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N Alteheld, MA Vobig, G Marzella, H Berk, R Shojaei, U Heimann, S Held, P Walter, KU Bartz-Schmidt; The Intraocular Vision Aid (IoVA) . Invest. Ophthalmol. Vis. Sci. 2002;43(13):4170.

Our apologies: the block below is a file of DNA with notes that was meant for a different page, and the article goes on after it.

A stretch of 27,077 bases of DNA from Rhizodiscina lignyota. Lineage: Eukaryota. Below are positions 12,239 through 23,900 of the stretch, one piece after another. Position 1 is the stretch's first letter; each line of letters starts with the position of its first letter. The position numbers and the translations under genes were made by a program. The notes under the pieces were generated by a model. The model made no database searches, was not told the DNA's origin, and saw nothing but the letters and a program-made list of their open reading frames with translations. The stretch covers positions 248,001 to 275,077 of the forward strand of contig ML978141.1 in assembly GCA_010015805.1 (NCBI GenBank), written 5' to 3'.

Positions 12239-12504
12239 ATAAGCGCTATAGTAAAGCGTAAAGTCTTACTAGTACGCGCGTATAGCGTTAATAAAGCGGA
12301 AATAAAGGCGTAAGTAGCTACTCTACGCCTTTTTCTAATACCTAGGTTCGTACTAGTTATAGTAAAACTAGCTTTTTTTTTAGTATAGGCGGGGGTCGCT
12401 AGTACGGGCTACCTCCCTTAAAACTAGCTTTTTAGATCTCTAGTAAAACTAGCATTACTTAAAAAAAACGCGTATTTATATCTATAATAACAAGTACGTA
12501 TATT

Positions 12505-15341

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Purpose: Intraocular miniaturized image transmission systems are developed to restore vision in patients with irreversible destruction of the anterior ocular segment (i.e. chemical burns, explosion trauma, trachoma) and high risk for corneal transplantation, provided that the posterior ocular segment is intact. The complete system consists of a CMOS-camera, a transmitter - both integrated into a spectacle frame - and an intraocular display in conjunction with a miniaturized compound optical system. The transmission of images and energy to the intraocular display is wireless. Biocomaptibilty testing included toxicity tests of the implanted materials and an evaluation of the effects of light and temperature on retinal function. An in-vivo study was conducted using pigmented rabbits. Methods: Material toxicity: After lensectomy "dummies" with silicone encapsulation were implanted into the capsular bag (n=4). Six months follow-up comprised clinical examinations and recording of the electroretinogram (ERG) and visually evoked potentials (VEP). Temperature effects: Lensectomy was performed (n=6). A resistor integrated into an intraocular lens was implanted. A temperature sensor was inserted into the vitreous cavity to record preretinal temperature. ERG and VEP elicited by bright flash stimulation were recorded continously during alteration of preretinal temperature for 3 hours. Light effects: Rabbits were exposed to LED light (external source / intraocular LED) for 24 hours. ERG and VEP were recorded continuously. A histological examination was performed in all animals after the experiment. Results: All implanted materials were well tolerated during 6 months follow up. No significant functional or histological alterations were found. Tolerable energy doses could be defined for electrically active intraocular implants. Conclusion: Biocompatibility tests give encouraging results concerning the feasibility of intraocular miniaturized image transmission systems.
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